All channel sales for snacks and non-alcoholic beverages grew 5.1 percent during the four-week period ending Mar. 23, according to an analysis of Nielsen data by Wells Fargo Securities.
Total beverage sales for The Coca-Cola Company increased 2.9 percent to $18.4 billion, a slight uptick on momentum over the 12 week (2.4 percent) and 52 week periods (2.4 percent). The company enjoyed strong performance from its carbonated soft drink (CSD) portfolio, which grew 5.6 percent over the four-week period against an average price increase of 4.9 percent and 0.7 percent increase in volume. Sales of regular CSDs were up 6.4 percent, compared to 4.0 percent for low calorie sodas.
Elsewhere, sales of Coke’s bottled water products dipped 0.7 percent over the four week period, with volume dropping 2.2 percent and pricing up 1.6 percent. Sparkling and still flavored water sales also fell 1.1 percent, as did sports drinks, down 2.5 percent. However, the most dramatic downturns came in shelf-stable juices and coconut water. The former saw sales fall 15.2 percent and volumes decline 15.7 percent, while the latter recorded a 26.4 percent drop in sales over the four-week period (down 20.3 percent over 52 weeks).
PepsiCo enjoyed 2 percent growth in total beverage and snack sales during the four weeks. CSDs performed well for the company, up 1.5 percent in sales against 2.8 percent decline in volume. Yet water proved to be the main growth driver; sales of still flavored water increased 14.1 percent (volume grew 12.5 percent), while bottled water sales climbed 4 percent. Sparkling water performed even better, growing 108.8 percent over the four-week period and 459.9 percent over the 52-week period. Sparkling and still flavored water together are up 46.2 percent and represent over $500 million in retail sales for PepsiCo over the 52 weeks.
Sports drinks sales for PepsiCo also grew 0.8 percent, reversing a 2.1 percent decline over the 12-week period. However, the company’s energy drinks (including tea and coffee) fell 31.2 percent and refrigerated juices were down 4.4 percent.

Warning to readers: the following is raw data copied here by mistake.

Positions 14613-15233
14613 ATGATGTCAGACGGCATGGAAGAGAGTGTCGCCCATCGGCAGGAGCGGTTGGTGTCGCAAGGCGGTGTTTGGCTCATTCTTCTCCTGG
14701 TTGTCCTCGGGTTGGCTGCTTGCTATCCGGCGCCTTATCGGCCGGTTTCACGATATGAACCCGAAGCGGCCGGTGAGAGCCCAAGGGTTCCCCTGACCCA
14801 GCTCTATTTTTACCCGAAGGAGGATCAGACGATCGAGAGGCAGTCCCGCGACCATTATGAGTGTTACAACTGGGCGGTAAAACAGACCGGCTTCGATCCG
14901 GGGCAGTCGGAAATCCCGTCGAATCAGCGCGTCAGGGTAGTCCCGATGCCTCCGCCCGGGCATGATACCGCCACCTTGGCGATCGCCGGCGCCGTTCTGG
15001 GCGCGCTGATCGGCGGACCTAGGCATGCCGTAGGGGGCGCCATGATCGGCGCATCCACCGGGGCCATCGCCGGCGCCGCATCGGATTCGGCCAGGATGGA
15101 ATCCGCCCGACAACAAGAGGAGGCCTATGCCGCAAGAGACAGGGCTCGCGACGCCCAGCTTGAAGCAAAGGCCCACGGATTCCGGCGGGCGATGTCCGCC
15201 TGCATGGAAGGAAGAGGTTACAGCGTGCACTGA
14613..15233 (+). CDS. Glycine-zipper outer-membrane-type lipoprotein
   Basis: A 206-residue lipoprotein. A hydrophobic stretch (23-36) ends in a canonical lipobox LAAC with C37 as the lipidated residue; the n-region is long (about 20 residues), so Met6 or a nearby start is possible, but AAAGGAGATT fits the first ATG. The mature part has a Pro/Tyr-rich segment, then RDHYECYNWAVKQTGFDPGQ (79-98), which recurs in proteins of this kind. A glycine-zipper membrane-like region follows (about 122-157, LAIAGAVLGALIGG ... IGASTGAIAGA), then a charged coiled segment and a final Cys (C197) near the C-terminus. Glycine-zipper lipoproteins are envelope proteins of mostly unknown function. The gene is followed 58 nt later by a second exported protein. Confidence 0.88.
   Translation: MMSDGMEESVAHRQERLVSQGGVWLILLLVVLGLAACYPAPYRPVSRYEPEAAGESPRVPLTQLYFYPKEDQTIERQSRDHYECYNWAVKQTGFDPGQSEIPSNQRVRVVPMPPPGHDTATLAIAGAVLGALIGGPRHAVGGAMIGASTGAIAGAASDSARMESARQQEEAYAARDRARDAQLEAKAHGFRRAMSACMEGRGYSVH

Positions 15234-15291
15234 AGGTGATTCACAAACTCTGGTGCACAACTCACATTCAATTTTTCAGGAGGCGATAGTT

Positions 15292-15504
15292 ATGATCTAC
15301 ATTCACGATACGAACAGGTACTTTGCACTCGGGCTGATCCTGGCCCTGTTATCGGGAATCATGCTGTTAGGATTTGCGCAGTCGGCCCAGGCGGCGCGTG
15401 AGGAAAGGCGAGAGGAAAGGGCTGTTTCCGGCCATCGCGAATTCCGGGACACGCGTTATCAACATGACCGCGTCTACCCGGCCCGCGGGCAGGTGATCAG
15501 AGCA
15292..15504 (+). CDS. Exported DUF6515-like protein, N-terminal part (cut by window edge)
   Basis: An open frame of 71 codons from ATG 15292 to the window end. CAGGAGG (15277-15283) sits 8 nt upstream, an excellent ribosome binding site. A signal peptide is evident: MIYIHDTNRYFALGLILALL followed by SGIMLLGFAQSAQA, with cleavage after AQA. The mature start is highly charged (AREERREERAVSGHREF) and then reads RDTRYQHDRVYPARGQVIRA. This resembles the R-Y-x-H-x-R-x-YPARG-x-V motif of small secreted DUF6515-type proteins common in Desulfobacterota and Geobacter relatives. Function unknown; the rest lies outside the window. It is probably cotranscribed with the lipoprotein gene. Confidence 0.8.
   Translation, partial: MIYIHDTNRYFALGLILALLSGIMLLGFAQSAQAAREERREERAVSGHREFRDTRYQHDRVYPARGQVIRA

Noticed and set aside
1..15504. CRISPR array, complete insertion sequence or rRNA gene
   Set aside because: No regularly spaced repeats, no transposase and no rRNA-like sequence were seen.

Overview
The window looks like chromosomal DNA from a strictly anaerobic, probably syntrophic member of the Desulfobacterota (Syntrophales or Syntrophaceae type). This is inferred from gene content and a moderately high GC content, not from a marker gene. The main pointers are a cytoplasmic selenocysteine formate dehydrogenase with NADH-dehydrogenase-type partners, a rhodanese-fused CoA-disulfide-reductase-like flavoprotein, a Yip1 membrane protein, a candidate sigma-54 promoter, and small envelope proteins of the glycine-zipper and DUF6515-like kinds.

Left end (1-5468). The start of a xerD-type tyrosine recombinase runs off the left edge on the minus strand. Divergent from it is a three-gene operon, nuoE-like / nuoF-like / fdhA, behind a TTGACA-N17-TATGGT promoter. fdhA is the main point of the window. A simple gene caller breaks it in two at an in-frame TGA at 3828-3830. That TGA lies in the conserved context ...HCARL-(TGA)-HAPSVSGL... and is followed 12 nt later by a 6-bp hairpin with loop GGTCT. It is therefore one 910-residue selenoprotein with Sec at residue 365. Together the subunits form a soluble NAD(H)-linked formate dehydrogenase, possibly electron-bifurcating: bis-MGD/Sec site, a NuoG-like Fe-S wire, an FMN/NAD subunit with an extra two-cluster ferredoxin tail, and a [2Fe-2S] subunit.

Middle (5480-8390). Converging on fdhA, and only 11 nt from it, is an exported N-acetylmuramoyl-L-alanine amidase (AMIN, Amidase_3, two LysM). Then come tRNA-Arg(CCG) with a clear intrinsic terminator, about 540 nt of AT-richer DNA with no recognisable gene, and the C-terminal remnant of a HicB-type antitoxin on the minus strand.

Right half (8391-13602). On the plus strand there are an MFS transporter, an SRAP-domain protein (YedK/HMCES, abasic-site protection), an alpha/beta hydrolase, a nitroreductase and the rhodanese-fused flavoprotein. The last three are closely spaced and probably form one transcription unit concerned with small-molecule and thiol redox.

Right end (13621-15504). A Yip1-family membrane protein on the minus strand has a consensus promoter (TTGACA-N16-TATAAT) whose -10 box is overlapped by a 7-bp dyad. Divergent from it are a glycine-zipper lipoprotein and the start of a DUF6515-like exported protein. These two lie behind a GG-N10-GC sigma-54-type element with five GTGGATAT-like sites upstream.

Keurig Dr Pepper (KDP) saw total beverage sales increase 1.9 percent. CSDs were up 3.8 percent over the four weeks, with volume dropping 4.2 percent and price increasing 8.3 percent during that time. While its rivals saw dollar sales drop in shelf-stable juices, KDP recorded a 2 percent increase in the category. The company’s bottled water portfolio, which now includes CORE, grew sales 5.2 percent in the period (up 16.9 percent for the 52-week period), as volume fell 10.8 percent and average price grew 17.9 percent. Liquid tea sales were up 1.7 percent, though only 0.3 percent over the 52-week period.
Elsewhere, KDP sales of sparkling flavored water (1.4 percent), sparkling juice (7.1 percent) and energy drinks (1.5 percent) were all down.
In the energy category, which saw dollar sales climb 8.1 percent, the story remains mostly the same: Monster is sliding, Bang is gaining, and Red Bull is maintaining a consistent growth trajectory. For Monster, total energy sales declined 2.6 percent over the four-week period, though they remain up 9.2 percent for the 52-week period. Volume fell 8.3 percent during the four weeks, while the average price rose 6.3 percent. Meanwhile, Bang sales grew 869.4 percent over the four weeks, matched by volume gains of 808.5 percent. The upstart brand, which launched another salvo in its ongoing legal battle with Monster, grew dollar share of the category 8.3 percent over the four weeks.
Meanwhile, Red Bull posted a dollar sales increase of 7.8 percent for the four-week period, against 8.6 percent growth in volume and 0.8 percent decline in average price. Rockstar energy sales continued to slide, though the company enjoyed 12.8 percent growth in coffee product sales.
From top level perspective, strong growth for sparkling flavored water — up 15.3 percent in dollar sales, 11.4 percent in volume over the four weeks — remains the big story. Along with Pepsi’s robust showing, Talking Rain also impressed, posting 18.4 percent growth in dollar sales for sparkling flavored water over the four weeks, with volume up 19.1 percent. Climbing sales for Nestle (21.8 percent) and Polar (22.6 percent) are helping power the category, but 10 percent uptick in sales for private label and 65.7 percent for all others (97.6 percent for 52 weeks) indicates there is still more ground to be gained in this $2.4 billion segment.
Wells Fargo managing director of equity research Bonnie Herzog wrote in a report that the bank was “impressed by still strong trends across the liquid coffee category,” noting a 7.2 percent increase in sales. Within the segment, Pepsi and Starbucks’ North American Coffee Partnership (NACP) charted ahead of Coke’s liquid coffee portfolio, growing 4.1 percent compared to 2.5 percent (though it is outpacing its rival 16.2 percent to 2.8 percent for the 52-week period). Herzog noted increased competition for NACP, which saw its dollar share for the category slide as Danone North America made gains.